Nicole Kidman came to TIFF in two very different guises this year. Her small role as a feisty mother in Joel Edgerton’s Boy Erased inspired spontaneous applause at that film’s premiere on Tuesday, but it will be as jaded LAPD officer Erin Bell in Karyn Kusama’s dark thriller Destroyer that the actress will more likely strike a chord with Academy voters. Kidman was her usual smiling, upbeat self when she arrived at the Deadline studio to discuss the film, in which a policewoman finds herself haunted by the aftermath of a traumatic undercover operation from her past, but she is almost unrecognizable onscreen as the hard-nosed Bell.
Kusama, who is married to screenwriter Phil Hay, explained that she didn’t have to look too far for the script in the first place. “My husband and his writing partner, Matt Manfredi, had been talking about this script for a couple of years,” she recalled. “Several years, actually. We work together as kind of creative partners, and when I read the script I just felt like I hadn’t seen that character before, and I was really excited to kind of dive in with her.”
To prepare for the role, Kidman noted that she had a lot of work to do before shooting even started. “I did a lot of training for learning how to use semiautomatics and pistols and everything,” she said. “I needed to know how to fire them, I needed to know how to load them—I just needed to have them [around me] as though I’d lived with them my whole life. I live in Tennessee, so it was easy for me to be able to go to the range and work with the guns. And then there was a lot of research in terms of what it meant to be a cop. The way in which you enter the room, the way in which you’re always on guard, all of those things that are second nature to somebody who is working to protect themselves or working as a policeman or detective or policewoman.”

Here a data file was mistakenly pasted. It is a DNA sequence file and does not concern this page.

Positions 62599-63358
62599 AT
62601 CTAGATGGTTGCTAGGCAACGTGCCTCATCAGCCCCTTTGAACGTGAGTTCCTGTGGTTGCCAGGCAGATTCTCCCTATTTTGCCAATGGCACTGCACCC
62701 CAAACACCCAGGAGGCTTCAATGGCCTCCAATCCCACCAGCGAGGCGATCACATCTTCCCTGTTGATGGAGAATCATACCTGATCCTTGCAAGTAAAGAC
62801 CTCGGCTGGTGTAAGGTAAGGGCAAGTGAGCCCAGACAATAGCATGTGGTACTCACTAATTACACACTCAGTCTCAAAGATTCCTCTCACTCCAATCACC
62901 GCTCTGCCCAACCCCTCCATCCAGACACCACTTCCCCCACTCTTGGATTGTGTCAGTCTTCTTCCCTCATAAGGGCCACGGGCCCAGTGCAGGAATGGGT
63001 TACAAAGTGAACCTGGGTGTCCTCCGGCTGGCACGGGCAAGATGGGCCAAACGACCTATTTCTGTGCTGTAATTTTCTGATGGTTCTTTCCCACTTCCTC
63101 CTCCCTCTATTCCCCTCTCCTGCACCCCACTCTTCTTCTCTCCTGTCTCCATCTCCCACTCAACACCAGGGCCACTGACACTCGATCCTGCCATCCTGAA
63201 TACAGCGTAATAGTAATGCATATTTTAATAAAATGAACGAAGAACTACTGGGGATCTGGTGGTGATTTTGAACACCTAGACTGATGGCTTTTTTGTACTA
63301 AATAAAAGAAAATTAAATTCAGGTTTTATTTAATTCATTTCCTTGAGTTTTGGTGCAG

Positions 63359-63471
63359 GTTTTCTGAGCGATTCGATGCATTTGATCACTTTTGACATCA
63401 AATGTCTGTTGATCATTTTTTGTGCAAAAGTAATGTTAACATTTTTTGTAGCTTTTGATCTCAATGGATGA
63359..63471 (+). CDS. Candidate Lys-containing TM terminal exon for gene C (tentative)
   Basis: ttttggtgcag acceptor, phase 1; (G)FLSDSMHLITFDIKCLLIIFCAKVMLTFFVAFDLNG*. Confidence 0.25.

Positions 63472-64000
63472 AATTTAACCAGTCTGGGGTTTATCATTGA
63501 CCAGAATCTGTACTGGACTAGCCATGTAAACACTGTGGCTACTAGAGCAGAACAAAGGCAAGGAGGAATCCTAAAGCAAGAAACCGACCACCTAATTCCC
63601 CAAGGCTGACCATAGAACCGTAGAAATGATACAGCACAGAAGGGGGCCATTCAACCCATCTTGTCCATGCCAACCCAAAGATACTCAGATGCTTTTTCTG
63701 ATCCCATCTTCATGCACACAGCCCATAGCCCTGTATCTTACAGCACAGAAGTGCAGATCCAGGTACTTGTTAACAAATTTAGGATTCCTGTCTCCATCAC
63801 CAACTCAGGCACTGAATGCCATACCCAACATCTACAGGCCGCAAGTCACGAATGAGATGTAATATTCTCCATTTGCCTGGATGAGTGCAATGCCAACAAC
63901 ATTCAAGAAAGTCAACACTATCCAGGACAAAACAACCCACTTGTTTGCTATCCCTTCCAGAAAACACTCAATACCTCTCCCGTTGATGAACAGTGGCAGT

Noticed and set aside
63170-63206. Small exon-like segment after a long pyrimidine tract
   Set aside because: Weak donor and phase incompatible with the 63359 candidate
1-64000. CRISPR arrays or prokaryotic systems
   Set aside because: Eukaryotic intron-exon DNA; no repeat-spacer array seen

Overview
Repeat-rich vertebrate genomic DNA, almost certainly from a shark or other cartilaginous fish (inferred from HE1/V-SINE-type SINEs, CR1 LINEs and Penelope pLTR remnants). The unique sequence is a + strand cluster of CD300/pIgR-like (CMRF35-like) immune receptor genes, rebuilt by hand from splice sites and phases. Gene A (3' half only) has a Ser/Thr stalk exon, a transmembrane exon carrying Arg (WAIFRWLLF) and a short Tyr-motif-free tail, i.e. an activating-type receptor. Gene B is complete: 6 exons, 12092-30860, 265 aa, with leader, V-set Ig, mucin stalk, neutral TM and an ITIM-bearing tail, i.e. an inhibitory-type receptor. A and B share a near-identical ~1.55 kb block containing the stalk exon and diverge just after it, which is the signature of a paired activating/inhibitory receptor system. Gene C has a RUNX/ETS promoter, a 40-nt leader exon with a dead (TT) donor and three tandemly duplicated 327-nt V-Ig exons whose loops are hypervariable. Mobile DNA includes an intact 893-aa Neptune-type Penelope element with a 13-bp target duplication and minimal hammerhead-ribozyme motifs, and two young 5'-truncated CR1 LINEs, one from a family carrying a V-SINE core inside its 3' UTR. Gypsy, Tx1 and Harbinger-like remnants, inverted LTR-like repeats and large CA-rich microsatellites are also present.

Shooting on location proved to be an important factor in creating the film’s atmosphere (“We were in some hot neighborhoods, I think is how you would put it,” said Kusama dryly). “We got shut down one night because there was a shooter,” said Kidman, “and that was great for the authenticity of what we were doing. I mean, we were [actually] in these locations. So many times now you’re green-screening things. I saw a side of LA I’d probably never seen.”
“We all did,” said Kusama. “We went all over the city. It’s such a huge, sprawling Pandora’s box of a city—and we opened it up and got into the corners.”
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